- 48.3.1: How do action potentials and graded potentials differ?
- 48.3.2: In multiple sclerosis (from the Greek skleros, hard), a persons mye...
- 48.3.3: How do both negative and positive feedback contribute to the change...
- 48.3.4: Suppose a mutation caused gated sodium channels to remain inactivat...
Solutions for Chapter 48.3: Action potentials are the signals conducted by axons
Full solutions for Campbell Biology | 10th Edition
A massive star that has collapsed to such a small volume that its gravity prevents the escape of all radiation.
The first layer of the solar atmosphere found directly above the photosphere.
An amphitheater-shaped basin at the head of a glaciated valley produced by frost wedging and plucking.
A short channel segment created when a river erodes through the narrow neck of land between meanders.
Melting that occurs as rock ascends due to a drop in confining pressure.
Diurnal tidal pattern
A tidal pattern exhibiting one high tide and one low tide during a tidal day; a daily tide.
The transmission of shortwave solar radiation by the atmosphere, coupled with the selective absorption of longer-wavelength terrestrial radiation, especially by water vapor and carbon dioxide.
A measure of the degree of earthquake shaking at a given locale based on the amount of damage.
Marine west coast climate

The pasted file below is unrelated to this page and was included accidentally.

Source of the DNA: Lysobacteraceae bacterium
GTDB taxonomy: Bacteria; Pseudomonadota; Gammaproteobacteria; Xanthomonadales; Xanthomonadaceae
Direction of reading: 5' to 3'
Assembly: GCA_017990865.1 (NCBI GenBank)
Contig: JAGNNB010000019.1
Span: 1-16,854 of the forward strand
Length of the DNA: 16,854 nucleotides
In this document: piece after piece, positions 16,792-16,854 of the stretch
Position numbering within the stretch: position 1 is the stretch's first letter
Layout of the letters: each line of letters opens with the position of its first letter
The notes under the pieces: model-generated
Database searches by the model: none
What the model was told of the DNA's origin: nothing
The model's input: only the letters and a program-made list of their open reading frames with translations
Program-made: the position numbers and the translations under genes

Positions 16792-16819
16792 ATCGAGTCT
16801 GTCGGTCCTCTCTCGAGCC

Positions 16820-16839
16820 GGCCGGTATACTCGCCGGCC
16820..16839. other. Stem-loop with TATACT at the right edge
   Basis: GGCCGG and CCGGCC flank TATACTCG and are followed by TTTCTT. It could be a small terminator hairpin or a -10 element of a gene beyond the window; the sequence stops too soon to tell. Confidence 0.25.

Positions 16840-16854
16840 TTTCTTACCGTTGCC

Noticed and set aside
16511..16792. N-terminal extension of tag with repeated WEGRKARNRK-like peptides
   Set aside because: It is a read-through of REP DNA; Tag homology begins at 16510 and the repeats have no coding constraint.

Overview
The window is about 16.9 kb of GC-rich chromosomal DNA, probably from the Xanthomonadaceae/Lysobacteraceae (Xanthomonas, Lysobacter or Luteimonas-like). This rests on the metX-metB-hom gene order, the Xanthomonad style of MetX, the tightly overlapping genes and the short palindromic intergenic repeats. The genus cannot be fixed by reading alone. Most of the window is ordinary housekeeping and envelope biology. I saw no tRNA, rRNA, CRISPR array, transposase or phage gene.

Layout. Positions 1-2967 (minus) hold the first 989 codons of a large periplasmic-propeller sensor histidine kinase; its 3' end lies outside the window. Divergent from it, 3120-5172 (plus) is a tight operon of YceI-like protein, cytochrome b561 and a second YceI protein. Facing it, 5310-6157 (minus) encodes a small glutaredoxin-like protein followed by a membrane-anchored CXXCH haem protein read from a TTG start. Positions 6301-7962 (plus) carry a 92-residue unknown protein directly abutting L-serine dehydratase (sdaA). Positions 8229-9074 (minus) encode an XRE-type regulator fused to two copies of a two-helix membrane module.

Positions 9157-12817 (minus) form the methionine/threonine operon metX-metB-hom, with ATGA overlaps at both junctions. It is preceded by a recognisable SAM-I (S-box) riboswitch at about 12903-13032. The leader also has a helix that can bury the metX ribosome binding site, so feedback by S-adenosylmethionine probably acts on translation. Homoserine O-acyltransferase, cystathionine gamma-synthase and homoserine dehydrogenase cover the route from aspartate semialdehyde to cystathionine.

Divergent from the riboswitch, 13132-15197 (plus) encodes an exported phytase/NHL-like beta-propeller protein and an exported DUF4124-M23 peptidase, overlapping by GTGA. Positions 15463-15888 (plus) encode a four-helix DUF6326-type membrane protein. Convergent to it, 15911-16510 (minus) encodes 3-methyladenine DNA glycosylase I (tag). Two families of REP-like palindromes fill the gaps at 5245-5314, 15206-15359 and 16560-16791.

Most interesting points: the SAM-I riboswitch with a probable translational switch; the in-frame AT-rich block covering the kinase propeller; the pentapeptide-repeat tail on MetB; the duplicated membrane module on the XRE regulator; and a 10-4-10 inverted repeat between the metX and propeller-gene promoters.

A climate found on windward coasts from latitudes 40–65 degrees and dominated by maritime air masses. Winters are mild and summers are cool
The small heavy core of an atom that contains all of its positive charge and most of its mass.
A spherical shell composed of comets that orbit the Sun at distances generally greater than 10,000 times the Earth–Sun distance.
A glacier that forms when one or more valley glaciers emerge from the confining walls of mountain valleys and spread out to create a broad sheet in the lowlands at the base of the mountains.
The spinning of a body, such as Earth, about its axis.
Any one of numerous minerals that have the oxygen and silicon tetrahedron as their basic structure.
The downward slipping of a mass of rock or unconsolidated material moving as a unit along a curved surface.
An elongated ridge of sand that projects from the land into the mouth of an adjacent bay.
The extensively cratered highland areas of the Moon.
Soils that form on unconsolidated deposits.
An isolated, steep-sided, erosional remnant consisting of lava that once occupied the vent of a volcano.
A front along which a warm air mass overrides a retreating mass of cooler air.